I should probably not be writing this after a decanter of vintage port and nine mince pies. The news on my digital radio is full of moans and groans from public service unions. I understand their ire at below-inflation pay rises for pretty miserable jobs at indifferent rates of pay. If this diary was launched on the Internet, I might seek their views on the government trying to cut their members’ wages by 30 per cent and then another 20 per cent on top, which is what some of my members are facing.
I have often noted here that the Bar is remarkably cooperative, apart from an occasional Peasants’ Revolt, towards proposals directly against its own self-interest. We are, of course, a conservative lot. The days when barristers were at the centre of political upheaval and, indeed, rebellion are long gone. We do not even have the right to act collectively. Curiously, the Bar Council is always asked to help government with one new pay scheme after another and, doubtless, to persuade us of its merits, but, when the boot is on the other foot, the slightest whiff of “collective action” is met with dark warnings about cartels. I hope this diary is never “tapped” by the security services lest chambers’ finances are frozen and I am marched off to chokey under the Combination Laws or something similar.
Not that “collective action” is ever a real long-term possibility at the Bar anyway. As I write, Gutteridge cannot even agree whether to move to semi-skimmed milk or a softer lavatory paper. Brian Goodison, a Silk I have not mentioned hitherto and am unlikely to ever again, became positively apoplectic last week over the “milk” question. In his usual populist way he told our administrator: “my nanny gave me full creamed milk and I won’t drink whitened water at my age.” This seemed to me to raise a number of issues I preferred not to clarify. Did heads of chambers 50 years ago have to deal with this sort of thing?
And, in a funny way, those little comi-tragedies illustrate the point which makes me so angry. The members of chambers, even the sinister Mr Twist and the horsey Miss Briar-Pitt or the bibulous Paddy Corkhill and bonkers David Moncrieff, are a family. They are often quirky, sometimes irritating, usually good fun and terribly vulnerable – in my eyes. They work long and anti-social hours at a fraction of the rates paid in private commercial practice. They have to cope with avalanches of legislation now the everyday stuff of government, they deal with increasing bureaucracy and are constantly required to demonstrate utter professionalism with regulators here, there and everywhere watching their every step. They never even know I write of them so fondly, sometimes.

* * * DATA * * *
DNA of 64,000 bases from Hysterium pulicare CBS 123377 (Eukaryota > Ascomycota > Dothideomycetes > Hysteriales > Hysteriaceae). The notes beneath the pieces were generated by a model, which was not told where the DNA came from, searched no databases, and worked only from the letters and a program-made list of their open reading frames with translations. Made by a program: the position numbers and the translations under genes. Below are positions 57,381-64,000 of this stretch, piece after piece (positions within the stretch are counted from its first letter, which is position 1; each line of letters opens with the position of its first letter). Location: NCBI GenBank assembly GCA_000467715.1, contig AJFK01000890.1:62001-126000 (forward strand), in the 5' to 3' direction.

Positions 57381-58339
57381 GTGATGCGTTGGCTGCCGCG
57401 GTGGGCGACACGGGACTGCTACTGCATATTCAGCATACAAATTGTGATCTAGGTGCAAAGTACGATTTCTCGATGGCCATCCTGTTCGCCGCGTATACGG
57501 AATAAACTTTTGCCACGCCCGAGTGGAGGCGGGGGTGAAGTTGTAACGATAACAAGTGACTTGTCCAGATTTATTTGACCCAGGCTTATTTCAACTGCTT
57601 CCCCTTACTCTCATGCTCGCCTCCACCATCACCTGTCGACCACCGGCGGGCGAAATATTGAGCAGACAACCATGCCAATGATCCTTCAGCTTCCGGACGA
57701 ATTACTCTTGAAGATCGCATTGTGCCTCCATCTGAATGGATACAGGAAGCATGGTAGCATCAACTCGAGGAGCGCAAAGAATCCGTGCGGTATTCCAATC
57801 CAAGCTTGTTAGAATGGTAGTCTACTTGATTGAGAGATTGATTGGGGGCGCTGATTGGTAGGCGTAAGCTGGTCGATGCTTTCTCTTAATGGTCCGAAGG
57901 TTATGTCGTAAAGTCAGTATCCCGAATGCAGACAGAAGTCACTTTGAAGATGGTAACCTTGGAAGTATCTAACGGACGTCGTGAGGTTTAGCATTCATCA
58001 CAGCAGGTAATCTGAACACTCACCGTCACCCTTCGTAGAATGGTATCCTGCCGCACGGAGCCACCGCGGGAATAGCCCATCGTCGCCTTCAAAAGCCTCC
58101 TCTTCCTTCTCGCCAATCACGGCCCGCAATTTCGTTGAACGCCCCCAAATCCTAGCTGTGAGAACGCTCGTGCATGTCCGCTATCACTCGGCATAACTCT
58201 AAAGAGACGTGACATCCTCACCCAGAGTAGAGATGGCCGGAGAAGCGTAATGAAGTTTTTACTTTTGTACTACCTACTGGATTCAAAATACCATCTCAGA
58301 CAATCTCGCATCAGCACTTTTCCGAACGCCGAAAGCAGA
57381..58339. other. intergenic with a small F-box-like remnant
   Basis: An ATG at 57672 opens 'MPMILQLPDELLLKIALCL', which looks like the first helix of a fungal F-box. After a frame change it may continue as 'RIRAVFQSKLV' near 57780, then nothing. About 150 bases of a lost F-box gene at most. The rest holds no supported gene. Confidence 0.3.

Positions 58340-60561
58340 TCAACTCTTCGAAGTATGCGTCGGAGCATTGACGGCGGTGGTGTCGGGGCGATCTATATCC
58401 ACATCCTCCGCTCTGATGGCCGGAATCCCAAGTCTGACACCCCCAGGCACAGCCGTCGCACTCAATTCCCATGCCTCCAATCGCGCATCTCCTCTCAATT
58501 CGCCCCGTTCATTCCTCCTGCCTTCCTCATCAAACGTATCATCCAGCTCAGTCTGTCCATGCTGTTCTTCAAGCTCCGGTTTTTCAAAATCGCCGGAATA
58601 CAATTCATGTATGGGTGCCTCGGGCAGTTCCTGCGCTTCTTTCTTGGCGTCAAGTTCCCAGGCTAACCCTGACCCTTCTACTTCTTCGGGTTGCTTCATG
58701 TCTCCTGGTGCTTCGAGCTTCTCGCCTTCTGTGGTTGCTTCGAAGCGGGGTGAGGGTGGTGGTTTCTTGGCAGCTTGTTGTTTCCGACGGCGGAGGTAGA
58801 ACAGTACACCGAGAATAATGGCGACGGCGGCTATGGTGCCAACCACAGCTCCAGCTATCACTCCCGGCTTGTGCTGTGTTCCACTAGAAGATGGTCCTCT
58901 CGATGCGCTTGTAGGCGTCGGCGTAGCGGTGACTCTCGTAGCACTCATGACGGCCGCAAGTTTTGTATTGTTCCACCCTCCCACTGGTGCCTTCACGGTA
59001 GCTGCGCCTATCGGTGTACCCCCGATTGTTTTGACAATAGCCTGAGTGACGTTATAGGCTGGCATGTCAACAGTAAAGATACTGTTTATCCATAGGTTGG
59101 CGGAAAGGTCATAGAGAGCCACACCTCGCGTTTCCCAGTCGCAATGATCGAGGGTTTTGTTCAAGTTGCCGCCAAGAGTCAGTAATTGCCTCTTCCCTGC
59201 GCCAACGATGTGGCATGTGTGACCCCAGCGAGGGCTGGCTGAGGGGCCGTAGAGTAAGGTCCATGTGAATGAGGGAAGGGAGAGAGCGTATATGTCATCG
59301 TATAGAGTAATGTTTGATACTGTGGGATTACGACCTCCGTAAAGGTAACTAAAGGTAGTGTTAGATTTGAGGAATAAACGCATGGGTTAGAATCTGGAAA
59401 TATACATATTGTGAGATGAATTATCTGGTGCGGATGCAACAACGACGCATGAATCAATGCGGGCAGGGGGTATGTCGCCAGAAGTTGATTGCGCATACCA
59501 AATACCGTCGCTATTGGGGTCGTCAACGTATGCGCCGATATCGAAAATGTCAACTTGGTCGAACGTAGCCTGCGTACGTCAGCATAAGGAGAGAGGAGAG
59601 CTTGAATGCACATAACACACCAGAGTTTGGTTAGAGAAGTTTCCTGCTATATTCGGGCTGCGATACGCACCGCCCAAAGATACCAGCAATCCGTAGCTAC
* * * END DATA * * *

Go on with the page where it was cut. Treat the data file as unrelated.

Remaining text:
The money they receive gross has about 18 per cent removed for clerking and chambers’ expenses. They meet their own insurance, holiday pay, pensions and all the many costs of the profession out of that gross pay. A barrister is as good as his last case and, like The X-Factor, you can find yourself in the “bottom two” any week.
And yet, for thousands and thousands of people, these barristers, with our solicitor colleagues, are all that stand between them and a State which may be accusing them of an increasing range of crimes, with enhanced penalties and draconian powers to whip away their assets. These people have the added and enormous stress of what they and their loved ones face, and all this falls on the lawyers who represent them.
So, my last entry of the year ends on a worried and, yes, angry note. When it was suggested by Paddy that I should become a second Arthur Scargill, I fretted. But, increasingly, I see the true agenda of our political masters. Still, amidst the winter gloom, there will doubtless be something to laugh about. For instance, my recent proposal to hold our annual dinner in a private room at McDonalds. Henrietta screeched with laughter when I mentioned it, but the junior clerks looked quite keen and I have, in fact, made a provisional booking. Perhaps we could share it with some bankers.
Time for bed. I hope this has all recorded as I see large quantities of cigar ash on my keyboard. I hope I have Santa’s e-mail address somewhere…
William Byfield is the pseudonym of a senior member of the Bar. Gutteridge Chambers, and the events that happen there, are entirely fictitious.